The tale of two lovers in a tumultuous relationship has been told time and time again, to the point it can be difficult to tell such a story in a way that will draw your audience in and leave them wanting more. It can also be daunting to do well when using Sam Shepard’s well-known play, Fool For Love. However, in Red Theatricals‘ new production, they manage to do all this and a whole lot more.

Fool For LovePresented by Q44 Theatre Company, it’s an exhilarating ride watching this dark tale unfold and this is mostly due to the performances of its two leads, Mark Davis and Rebecca Fortuna who are, quite frankly, phenomenal. They have truly captured their characters and the chemistry is electric in their scenes together.

Davis’ transformation into Eddie the cowboy stunt man is one of the best male performances I have seen so far this year: with the assured way he walks, the charming and sexy way he looks, to the masculine way he slings a lasso and cleans his gun, Davis make this character highly complex and intriguing. Through the course of the play’s evening, we come to understand that Eddie is always going to get what he wants no matter what, even when he’s not sure what that is; he is simultaneously our hero and our antagonist.

Similarly, Fortuna’s depiction of the strong yet fragile May is genuine and honest. Purely from the look in her eyes, you can sense her character is stuck in a situation she does not know how to get out of, and that it will eventually end up killing her, either metaphorically or literally. Fortuna allows her whole body and performance to be painfully taken over by May as events culminate on this tragic evening.

They are ably supported by Sam Allen as the ghost-like Old Man, who sits side of stage in his rocking chair, drinking his alcohol. Even though he’s not in the action, we can sense his presence and the hold he has over these two lovers. William Prescott rounds out the cast as Martin, the man that May feels like she needs to be with but may not be who she wants to be with. Prescott plays Martin well as the polar opposite of Eddie, and you could even go so far as to say he is an Edgar to Eddie’s Heathcliff.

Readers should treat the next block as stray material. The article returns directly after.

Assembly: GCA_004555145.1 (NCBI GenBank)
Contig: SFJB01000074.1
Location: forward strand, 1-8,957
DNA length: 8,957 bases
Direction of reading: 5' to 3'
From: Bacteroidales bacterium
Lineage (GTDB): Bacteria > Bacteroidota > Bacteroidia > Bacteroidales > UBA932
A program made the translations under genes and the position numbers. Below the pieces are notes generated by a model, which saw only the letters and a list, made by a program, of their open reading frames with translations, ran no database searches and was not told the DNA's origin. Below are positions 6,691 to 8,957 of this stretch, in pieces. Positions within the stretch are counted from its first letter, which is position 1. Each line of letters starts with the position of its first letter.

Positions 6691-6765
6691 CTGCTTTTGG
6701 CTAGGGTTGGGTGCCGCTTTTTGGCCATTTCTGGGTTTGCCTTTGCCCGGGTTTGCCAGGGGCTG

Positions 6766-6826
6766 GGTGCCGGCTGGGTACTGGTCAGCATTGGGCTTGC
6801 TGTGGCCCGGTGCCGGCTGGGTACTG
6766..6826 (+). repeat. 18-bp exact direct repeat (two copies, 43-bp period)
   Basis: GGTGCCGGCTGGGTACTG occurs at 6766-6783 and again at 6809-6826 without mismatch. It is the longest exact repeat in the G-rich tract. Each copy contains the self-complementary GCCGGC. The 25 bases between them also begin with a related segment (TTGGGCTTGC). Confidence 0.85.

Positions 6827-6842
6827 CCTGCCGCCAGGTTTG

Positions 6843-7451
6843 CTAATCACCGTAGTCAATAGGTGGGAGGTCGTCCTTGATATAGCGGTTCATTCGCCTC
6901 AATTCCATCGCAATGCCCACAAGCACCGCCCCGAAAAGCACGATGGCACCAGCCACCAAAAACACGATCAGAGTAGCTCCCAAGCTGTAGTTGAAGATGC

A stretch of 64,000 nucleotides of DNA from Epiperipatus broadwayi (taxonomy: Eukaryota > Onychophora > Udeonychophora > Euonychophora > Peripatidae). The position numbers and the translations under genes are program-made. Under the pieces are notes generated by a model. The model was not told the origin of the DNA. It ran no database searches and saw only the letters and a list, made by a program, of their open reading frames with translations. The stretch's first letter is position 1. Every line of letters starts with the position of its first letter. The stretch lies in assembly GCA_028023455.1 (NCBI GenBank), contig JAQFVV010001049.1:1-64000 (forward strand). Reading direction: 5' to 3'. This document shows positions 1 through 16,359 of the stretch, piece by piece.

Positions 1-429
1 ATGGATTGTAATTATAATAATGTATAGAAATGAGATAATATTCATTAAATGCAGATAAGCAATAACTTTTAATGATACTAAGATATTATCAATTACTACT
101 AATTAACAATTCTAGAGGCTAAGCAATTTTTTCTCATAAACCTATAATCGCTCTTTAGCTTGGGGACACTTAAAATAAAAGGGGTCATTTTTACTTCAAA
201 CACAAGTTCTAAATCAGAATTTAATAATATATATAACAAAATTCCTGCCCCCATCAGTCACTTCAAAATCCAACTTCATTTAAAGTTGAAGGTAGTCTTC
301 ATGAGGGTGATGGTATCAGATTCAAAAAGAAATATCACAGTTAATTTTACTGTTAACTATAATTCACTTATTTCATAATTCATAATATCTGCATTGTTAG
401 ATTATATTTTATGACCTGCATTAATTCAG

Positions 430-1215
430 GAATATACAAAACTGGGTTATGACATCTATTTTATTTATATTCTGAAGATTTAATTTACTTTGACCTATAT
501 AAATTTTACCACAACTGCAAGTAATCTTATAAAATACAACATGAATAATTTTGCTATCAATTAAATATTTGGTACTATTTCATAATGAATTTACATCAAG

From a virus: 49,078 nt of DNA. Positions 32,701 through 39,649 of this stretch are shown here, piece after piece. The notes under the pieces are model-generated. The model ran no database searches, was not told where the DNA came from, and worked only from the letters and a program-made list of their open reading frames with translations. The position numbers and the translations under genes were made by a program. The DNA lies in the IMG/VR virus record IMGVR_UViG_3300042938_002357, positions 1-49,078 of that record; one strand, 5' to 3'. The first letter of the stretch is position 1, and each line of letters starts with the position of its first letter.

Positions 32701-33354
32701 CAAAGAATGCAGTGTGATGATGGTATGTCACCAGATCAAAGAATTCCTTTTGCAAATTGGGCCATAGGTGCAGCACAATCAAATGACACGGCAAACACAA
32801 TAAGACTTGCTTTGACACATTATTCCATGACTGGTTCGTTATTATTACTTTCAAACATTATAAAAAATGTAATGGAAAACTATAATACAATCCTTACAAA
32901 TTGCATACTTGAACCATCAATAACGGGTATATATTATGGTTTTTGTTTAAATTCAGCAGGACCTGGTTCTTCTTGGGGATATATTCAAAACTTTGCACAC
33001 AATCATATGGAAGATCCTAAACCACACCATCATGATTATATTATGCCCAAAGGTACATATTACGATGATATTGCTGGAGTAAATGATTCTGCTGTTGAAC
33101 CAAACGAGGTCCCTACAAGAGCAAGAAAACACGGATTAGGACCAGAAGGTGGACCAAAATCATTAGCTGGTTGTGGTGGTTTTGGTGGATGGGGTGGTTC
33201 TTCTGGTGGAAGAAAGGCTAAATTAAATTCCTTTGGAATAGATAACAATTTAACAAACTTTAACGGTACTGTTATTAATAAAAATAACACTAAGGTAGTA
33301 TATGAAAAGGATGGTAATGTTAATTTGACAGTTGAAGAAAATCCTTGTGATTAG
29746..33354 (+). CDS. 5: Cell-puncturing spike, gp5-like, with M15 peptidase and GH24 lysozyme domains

While I question one or two directing decisions, Gabriella Rose-Carter effectively creates much action on stage while keeping in the claustrophobic confines of a small, seedy hotel room. Rose-Carter has managed to bring out raw and passionate performances from all the actors in this production, which is rare to see these days.

32 years after it was written, Fool For Love still packs a punch, with its themes of love, family and patriarchal society still relevant today. Red Theatricals not only do justice to the play but also manage to put its own unique touches to it. This powerful production is already a firm highlight of 2015 and should not be missed.

Venue: Q44 Theatre, 550 Swan St, Richmond.
Season: Until 28 June | Wed- Sat 7:30pm, Sun 6:30pm
Tickets: $35 Full | $27 Conc
Bookings: Q44 Theatre

REVIEW: Theresa Rebeck’s SPIKE HEELS

Walking in someone else’s stilettos

By Myron My

Written by Theresa Rebeck (creator of TV series Smash) Spike Heels revolves around four people, and the intricate relationships they have with each other. Some are intimate, some are platonic and some are just beginning but – to an extent – they are all based on manipulation, power and lies.

 In this production presented by Q44 Theatre Company & Crazy Chair Productions, Nicole Melloy does a flawless job as foul-mouthed Bronx-born Georgie. With the risk of coming across as a frustratingly annoying and unappealing person, Melloy adds hints of fragility and vulnerability to everything she says and does, and ends up creating a character that we can empathise with and like. Anthony Scundi, as Georgie’s best friend Andrew, is also well cast as as the neat, nerdy academic who cannot swear properly.